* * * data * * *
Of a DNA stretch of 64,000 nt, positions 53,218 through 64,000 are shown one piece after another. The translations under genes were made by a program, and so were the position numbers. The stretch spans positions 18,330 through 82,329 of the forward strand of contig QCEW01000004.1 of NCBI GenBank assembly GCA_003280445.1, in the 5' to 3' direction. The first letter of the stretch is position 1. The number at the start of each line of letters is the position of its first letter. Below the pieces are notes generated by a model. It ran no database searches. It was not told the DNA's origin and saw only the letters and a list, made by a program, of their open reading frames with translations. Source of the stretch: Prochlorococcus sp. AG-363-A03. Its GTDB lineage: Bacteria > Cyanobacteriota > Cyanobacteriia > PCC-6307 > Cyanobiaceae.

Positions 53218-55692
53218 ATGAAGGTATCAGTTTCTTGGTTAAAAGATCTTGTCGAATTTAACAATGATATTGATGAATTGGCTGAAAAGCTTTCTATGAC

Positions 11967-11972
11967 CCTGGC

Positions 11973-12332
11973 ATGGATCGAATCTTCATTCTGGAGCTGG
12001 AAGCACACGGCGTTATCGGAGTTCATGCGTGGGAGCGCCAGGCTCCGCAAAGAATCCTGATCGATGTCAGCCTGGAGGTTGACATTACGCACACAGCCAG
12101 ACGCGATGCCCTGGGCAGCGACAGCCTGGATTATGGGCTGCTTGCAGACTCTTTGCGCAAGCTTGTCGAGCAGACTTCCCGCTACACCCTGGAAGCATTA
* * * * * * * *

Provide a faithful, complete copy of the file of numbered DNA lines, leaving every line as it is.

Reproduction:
Of a DNA stretch of 64,000 nt, positions 53,218 through 64,000 are shown one piece after another. The translations under genes were made by a program, and so were the position numbers. The stretch spans positions 18,330 through 82,329 of the forward strand of contig QCEW01000004.1 of NCBI GenBank assembly GCA_003280445.1, in the 5' to 3' direction. The first letter of the stretch is position 1. The number at the start of each line of letters is the position of its first letter. Below the pieces are notes generated by a model. It ran no database searches. It was not told the DNA's origin and saw only the letters and a list, made by a program, of their open reading frames with translations. Source of the stretch: Prochlorococcus sp. AG-363-A03. Its GTDB lineage: Bacteria > Cyanobacteriota > Cyanobacteriia > PCC-6307 > Cyanobiaceae.

Positions 53218-55692
53218 ATGAAGGTATCAGTTTCTTGGTTAAAAGATCTTGTCGAATTTAACAATGATATTGATGAATTGGCTGAAAAGCTTTCTATGAC

Positions 11967-11972
11967 CCTGGC

Positions 11973-12332
11973 ATGGATCGAATCTTCATTCTGGAGCTGG
12001 AAGCACACGGCGTTATCGGAGTTCATGCGTGGGAGCGCCAGGCTCCGCAAAGAATCCTGATCGATGTCAGCCTGGAGGTTGACATTACGCACACAGCCAG
12101 ACGCGATGCCCTGGGCAGCGACAGCCTGGATTATGGGCTGCTTGCAGACTCTTTGCGCAAGCTTGTCGAGCAGACTTCCCGCTACACCCTGGAAGCATTA